Secret Avengers #13

The complexity of Nick Spencer and Ales Kot's "How to MA.I.M. a Mockingbird" continues in "Secret Avengers" #13, carrying on with the secret ops/espionage vibe of the series. Familiar acronymic entities like A.I.M., M.O.D.O.K., and of course S.H.I.E.L.D. all interweave in both expected and unexpected ways, and familiar artists Butch Guice, Joe Rubinstein and Tom Palmer add some touches, both familiar and unfamiliar.

Both the familiar and unfamiliar touches are welcome. One plot thread of this series has been the formation of A.I.M. Island, an actual and seemingly legitimate nation state that has other well-known characters such Taskmaster and Mentallo acting as dignitaries. With this interesting development, though, it's good to still see the grunts of A.I.M. dressed in their traditional beekeeper uniforms. M.O.D.O.K. is still a giant ugly and creepy head, without the bad haircut but with the addition of spider-like appendages that now provide his mobility. Guice keeps everything that's been tweaked recognizable, and Rubinstein and Palmer don't overpower the pencils too much, making it still instantly identifiable as being laid out by Guice.

It's largely unrecognizable as a traditional Avengers comic, but despite its title, its intent all along has been to essentially serve as a S.H.I.E.L.D. title that features the Avengers. The covert nature of the book gives it a feel more like that of an espionage thriller than an outright superhero story, which is definitely appealing with the glut of Avengers comics already on the shelves. For those unhappy with the "Agents of S.H.I.E.L.D." television series, this issue delivers the kind of story that many viewers wish they got with the show; S.H.I.E.L.D. is clearly at the forefront, and the Avengers appear but mostly in the background or in supporting roles. While this comic is on the fringes of the Avengers universe, it remains firmly entrenched in the Marvel U.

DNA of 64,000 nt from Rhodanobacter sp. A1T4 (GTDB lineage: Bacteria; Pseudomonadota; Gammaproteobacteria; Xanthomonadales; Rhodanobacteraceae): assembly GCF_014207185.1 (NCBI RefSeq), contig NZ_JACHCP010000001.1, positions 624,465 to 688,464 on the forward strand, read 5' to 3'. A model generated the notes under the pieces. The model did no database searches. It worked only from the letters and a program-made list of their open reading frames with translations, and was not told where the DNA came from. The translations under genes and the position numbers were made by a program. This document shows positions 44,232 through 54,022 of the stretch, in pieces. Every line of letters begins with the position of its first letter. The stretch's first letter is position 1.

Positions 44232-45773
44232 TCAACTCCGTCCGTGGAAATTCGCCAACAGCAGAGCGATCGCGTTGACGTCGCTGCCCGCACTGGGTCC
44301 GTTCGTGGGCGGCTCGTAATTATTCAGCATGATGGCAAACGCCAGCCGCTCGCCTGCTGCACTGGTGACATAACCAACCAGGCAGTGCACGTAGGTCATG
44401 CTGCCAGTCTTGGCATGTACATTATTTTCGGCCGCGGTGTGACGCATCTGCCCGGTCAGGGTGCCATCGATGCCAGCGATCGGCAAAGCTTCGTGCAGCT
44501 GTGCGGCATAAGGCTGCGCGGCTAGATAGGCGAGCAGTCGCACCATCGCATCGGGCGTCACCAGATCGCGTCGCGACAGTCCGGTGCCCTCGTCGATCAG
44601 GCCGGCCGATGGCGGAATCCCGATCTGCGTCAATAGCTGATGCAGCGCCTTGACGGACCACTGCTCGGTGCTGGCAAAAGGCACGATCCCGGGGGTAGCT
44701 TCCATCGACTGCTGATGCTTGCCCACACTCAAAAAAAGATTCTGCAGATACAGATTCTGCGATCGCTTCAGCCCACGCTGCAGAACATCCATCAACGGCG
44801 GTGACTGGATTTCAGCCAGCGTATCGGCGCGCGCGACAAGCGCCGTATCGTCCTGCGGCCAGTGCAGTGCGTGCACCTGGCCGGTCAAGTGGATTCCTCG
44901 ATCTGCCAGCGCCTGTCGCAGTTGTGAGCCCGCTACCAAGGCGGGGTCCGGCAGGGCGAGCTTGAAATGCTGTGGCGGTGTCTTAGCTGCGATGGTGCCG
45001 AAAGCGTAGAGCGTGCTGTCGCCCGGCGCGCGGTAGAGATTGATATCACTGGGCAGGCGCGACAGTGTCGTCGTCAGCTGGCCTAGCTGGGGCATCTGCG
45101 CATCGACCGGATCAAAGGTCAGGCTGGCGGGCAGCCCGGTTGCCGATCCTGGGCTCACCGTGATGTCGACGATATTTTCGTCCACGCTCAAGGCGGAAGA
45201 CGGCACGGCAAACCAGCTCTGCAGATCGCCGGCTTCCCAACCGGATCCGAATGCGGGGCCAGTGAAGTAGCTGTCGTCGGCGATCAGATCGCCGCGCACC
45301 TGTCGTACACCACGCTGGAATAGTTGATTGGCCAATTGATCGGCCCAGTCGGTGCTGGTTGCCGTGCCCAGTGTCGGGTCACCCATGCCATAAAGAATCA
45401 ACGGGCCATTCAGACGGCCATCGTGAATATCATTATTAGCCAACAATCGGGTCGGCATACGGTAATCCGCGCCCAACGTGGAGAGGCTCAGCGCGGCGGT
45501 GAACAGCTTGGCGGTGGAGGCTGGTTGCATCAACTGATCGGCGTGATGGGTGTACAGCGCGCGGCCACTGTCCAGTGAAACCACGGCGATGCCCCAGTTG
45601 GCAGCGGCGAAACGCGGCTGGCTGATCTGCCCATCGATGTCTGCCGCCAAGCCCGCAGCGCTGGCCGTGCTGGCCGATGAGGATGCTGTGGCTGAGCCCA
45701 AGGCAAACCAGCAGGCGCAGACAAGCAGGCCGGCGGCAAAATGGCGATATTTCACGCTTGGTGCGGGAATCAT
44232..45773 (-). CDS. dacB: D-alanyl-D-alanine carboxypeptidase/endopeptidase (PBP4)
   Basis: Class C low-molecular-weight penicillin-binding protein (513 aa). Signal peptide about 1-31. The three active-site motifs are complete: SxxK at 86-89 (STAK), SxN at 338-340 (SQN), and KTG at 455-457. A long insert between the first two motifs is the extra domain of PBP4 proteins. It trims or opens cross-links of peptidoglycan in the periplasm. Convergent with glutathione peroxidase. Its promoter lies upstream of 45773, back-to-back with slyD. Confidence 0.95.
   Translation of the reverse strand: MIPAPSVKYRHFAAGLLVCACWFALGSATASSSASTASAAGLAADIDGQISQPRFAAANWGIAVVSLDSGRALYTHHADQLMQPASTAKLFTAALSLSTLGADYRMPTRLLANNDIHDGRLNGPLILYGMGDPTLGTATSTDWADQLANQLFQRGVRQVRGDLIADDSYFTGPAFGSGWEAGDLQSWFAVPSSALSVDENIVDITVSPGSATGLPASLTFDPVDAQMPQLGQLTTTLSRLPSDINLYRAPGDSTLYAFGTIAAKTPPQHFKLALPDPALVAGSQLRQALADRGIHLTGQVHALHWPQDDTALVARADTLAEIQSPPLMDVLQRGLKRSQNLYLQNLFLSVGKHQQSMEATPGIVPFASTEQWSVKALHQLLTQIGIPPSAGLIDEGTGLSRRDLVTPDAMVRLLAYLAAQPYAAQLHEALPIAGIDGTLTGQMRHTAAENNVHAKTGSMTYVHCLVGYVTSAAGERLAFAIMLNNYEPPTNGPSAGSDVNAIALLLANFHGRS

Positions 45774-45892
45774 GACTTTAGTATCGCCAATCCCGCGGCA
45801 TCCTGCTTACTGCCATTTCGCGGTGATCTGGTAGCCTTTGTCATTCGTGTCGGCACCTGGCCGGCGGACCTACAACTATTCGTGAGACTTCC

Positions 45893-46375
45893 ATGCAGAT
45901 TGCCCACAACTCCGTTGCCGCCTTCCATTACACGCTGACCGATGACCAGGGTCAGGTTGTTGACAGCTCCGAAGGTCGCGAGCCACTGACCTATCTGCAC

Some surprising revelations in this issue add to the intrigue. Spencer and Kos keep readers guessing as to who's really on which side, and even question who the good guys might actually be. After all, one has to at least question the ethics of an organization that routinely wipes the memories of its operatives, a notion that led to the scenario for the current story arc, where an amnesiac Mockingbird was abandoned behind enemy lines. The ramifications of this start to unfold in brutal fashion in this issue.

"Secret Avengers" #13 isn't the easiest comic to grasp without having seen past issues, although the first page recap largely brings readers up to date. Nonetheless, it is most definitely a more down-to-earth Avengers comic for those who might be getting tired of all of the space-faring, epic-scope event stories that have dominated other Avengers comics.

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